The Swedish Parliament (Riksdag) voted in Magdalena Andersson, party leader of the Social Democratic Party, as Sweden’s first female prime minister this morning (24 November).
Her election has come after hard negotiations with Left Party leader Nooshi Dadgostar, who wanted policy guarantees especially in social matters. In fact, the Löfven government fell earlier this year due to a vote of no-confidence motioned by Nooshi Dadgostar over the issue of adopting market rental rates for public housing.
The previous prime minister, Stefan Löfven, has his re-election delayed by half a year due to an evenly split parliament causing bitter arguments on government formation.
Significance in the context of Swedish feminism
Sweden is known for its feminism, with females being able to achieve high social status and career in all fields of society. The government has been active in education and international promotion in terms of rights of females, LGBTQ+ and other minorities, even terming it as feminist foreign policy. Problems such as rape and domestic violence do still exist, and so is the gender pay gap, but wider and deeper social awareness in Sweden means that there has been great social progress in the matter.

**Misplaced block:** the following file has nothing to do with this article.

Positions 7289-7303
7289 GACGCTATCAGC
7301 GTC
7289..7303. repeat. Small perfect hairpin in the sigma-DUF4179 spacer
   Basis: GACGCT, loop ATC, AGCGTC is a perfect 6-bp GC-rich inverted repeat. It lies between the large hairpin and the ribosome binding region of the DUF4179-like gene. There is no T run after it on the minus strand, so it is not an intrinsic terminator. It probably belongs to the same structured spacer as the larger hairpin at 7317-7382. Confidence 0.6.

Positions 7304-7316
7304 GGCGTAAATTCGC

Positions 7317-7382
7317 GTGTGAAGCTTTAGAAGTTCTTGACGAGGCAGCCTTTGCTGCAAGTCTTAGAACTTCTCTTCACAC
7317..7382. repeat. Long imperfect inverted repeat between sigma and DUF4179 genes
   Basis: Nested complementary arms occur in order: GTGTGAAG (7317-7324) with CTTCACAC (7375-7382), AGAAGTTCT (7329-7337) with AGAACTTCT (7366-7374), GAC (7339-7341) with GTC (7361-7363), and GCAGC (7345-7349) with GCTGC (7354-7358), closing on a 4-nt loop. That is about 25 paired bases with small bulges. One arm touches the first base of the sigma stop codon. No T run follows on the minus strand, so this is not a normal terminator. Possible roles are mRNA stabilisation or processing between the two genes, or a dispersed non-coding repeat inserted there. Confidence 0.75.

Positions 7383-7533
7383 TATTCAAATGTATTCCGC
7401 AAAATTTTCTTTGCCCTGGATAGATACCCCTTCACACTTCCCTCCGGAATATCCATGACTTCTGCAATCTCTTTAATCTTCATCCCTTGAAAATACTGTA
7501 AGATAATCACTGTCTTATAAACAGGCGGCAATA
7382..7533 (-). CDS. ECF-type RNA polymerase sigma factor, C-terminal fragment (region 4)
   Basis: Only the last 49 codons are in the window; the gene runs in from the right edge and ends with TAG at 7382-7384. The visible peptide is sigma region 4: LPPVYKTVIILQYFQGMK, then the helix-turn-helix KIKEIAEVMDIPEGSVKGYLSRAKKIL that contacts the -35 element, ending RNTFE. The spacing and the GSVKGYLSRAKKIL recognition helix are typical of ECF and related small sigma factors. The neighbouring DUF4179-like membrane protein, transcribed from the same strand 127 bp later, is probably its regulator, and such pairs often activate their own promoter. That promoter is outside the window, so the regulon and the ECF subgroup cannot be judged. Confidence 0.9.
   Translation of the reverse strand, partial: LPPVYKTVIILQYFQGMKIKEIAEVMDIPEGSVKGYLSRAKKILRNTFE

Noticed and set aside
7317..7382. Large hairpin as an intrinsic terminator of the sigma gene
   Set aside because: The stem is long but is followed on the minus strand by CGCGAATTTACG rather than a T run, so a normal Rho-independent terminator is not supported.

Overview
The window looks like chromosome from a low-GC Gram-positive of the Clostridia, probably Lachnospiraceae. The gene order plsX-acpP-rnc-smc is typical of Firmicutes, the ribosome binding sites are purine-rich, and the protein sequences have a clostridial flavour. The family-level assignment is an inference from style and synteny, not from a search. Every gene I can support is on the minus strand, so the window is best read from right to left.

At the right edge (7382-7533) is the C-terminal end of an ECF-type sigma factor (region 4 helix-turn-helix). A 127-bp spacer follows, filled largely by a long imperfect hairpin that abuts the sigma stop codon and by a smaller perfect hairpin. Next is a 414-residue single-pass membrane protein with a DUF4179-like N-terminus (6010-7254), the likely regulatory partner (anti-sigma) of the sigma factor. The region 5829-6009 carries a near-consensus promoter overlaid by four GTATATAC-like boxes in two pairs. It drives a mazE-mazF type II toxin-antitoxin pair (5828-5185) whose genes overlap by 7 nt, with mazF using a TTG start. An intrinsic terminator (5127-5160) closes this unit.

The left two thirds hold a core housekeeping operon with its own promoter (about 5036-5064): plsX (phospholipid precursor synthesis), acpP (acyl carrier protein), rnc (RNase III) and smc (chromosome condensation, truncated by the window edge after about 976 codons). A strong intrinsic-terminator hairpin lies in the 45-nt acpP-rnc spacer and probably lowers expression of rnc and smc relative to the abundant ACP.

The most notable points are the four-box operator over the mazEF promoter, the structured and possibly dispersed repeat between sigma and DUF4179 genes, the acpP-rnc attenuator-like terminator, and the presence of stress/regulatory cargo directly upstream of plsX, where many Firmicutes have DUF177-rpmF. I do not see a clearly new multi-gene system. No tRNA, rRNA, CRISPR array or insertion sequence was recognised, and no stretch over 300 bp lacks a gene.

Strangely, Sweden has never had a female prime minister before, despite having two reigning queens, Christina (reigned 1632-1654) and Ulrika Eleonora (reigned 1718-1720). Queen Christina was particularly famous for her independent personality, as well as her refusing to marry, her abdication, subsequent conversion to Catholicism, and her stay in Rome as a great patron of the arts. Her life, as well as having an intimate female friend Ebba Sparre, meant that she has become a modern symbol of feminism and LGBTQ+ rights.
In this context, the election of Magdalena Andersson is therefore significant for Swedish society.
How is the Swedish prime minister elected?
Sweden has a parliamentary-based political system, but with differences from the Westminster system.
The prime minster is elected by a vote of the 350-seat Riksdag, but the vote is considered inversely, i.e. as long as the number of nays do not reach 175 (half of the Riksdag), the prime minster is elected without regard for the number of yays or blank votes.
Stefan Löfven resigned as prime minster and Social Democrat leader after he lost the no-confidence vote this year, in order to bring in new leadership for his party in preparation for the 2022 elections.
Magdalena Andersson was Finance Minister in Stefan Löfven’s most recent cabinet. Her position as Prime Minister will continue until before general elections in September next year.